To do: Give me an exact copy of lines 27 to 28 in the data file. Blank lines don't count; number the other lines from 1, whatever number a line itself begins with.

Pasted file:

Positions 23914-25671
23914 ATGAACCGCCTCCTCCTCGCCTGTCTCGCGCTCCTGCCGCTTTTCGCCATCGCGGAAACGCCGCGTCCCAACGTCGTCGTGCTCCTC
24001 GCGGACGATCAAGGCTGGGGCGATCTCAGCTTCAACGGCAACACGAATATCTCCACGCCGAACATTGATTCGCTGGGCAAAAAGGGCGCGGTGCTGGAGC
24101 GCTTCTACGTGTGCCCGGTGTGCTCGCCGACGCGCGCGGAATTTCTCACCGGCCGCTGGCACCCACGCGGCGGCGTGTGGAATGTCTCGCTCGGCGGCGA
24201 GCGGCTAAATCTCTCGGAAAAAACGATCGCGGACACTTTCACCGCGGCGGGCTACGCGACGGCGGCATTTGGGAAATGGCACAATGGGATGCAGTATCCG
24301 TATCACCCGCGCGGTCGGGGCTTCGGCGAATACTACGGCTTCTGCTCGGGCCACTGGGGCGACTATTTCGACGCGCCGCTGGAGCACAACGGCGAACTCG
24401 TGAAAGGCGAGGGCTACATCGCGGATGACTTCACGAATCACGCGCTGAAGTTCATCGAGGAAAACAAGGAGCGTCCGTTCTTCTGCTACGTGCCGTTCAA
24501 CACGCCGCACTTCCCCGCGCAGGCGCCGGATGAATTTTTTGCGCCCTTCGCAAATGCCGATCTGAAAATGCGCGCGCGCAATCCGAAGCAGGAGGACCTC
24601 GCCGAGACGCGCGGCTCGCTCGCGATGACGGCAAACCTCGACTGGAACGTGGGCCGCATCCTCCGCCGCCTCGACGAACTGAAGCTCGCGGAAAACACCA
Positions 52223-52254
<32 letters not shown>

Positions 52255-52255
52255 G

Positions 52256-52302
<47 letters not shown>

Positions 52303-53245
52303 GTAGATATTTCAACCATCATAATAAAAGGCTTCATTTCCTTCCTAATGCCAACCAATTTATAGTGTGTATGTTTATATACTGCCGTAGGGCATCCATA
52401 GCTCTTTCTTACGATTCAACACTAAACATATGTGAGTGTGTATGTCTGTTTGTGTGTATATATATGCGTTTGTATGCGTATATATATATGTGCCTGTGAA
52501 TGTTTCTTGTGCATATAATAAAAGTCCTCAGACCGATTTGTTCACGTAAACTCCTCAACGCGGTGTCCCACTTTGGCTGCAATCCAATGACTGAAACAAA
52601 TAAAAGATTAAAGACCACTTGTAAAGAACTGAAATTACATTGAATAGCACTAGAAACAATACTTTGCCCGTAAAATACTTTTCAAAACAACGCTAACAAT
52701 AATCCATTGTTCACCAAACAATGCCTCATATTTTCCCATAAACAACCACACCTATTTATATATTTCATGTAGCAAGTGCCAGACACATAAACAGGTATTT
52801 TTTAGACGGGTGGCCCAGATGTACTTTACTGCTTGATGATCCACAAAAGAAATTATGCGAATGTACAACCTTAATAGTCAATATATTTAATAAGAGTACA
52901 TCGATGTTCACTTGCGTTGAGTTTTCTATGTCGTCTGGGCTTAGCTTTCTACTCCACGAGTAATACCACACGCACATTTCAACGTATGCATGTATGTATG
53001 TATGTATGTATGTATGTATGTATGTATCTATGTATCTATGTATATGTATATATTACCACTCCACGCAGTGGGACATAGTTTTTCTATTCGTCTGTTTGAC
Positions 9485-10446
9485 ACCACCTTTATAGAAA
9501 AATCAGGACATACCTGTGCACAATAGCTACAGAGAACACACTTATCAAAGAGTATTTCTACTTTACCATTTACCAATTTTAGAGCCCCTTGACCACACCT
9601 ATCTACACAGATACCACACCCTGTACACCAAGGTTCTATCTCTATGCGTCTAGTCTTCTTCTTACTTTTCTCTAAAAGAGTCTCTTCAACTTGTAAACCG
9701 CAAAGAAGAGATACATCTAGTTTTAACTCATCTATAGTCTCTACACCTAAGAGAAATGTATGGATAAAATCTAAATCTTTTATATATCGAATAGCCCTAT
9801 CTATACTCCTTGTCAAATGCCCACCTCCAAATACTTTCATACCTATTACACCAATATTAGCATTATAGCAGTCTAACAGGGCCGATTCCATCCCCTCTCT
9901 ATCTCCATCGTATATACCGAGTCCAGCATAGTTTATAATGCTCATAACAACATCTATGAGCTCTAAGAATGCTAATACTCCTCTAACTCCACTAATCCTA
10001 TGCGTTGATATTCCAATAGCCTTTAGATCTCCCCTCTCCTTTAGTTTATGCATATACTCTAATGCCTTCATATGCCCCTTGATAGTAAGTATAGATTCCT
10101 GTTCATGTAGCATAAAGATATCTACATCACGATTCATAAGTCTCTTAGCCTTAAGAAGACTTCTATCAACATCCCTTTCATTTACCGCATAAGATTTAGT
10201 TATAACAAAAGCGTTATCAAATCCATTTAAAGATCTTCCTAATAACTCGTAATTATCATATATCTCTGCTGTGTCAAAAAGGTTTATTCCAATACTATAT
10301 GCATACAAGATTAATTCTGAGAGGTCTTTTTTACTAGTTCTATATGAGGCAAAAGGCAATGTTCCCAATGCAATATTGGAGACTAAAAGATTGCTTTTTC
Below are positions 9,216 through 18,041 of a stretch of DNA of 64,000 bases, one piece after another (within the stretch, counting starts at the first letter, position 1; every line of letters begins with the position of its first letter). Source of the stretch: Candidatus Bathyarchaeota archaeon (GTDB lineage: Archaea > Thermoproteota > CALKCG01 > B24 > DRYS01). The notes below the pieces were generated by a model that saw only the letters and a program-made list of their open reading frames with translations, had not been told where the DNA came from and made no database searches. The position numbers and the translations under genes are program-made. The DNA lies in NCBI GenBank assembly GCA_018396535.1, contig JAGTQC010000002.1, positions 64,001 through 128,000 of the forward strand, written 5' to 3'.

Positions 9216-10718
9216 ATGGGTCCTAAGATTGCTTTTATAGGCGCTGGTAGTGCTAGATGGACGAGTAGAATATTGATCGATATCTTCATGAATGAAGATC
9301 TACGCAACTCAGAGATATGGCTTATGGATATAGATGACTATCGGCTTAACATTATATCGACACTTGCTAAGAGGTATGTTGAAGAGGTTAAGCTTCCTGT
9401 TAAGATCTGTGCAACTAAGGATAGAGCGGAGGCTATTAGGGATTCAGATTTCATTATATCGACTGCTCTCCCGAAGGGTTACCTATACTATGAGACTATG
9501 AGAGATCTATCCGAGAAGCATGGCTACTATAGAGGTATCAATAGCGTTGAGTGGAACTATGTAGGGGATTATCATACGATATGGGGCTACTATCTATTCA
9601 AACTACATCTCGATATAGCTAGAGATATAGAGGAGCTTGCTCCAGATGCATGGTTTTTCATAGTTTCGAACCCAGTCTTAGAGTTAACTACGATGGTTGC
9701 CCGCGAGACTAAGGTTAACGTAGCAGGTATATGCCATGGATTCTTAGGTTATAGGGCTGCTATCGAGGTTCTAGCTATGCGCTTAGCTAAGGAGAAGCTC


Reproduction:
9501 AATCAGGACATACCTGTGCACAATAGCTACAGAGAACACACTTATCAAAGAGTATTTCTACTTTACCATTTACCAATTTTAGAGCCCCTTGACCACACCT
9601 ATCTACACAGATACCACACCCTGTACACCAAGGTTCTATCTCTATGCGTCTAGTCTTCTTCTTACTTTTCTCTAAAAGAGTCTCTTCAACTTGTAAACCG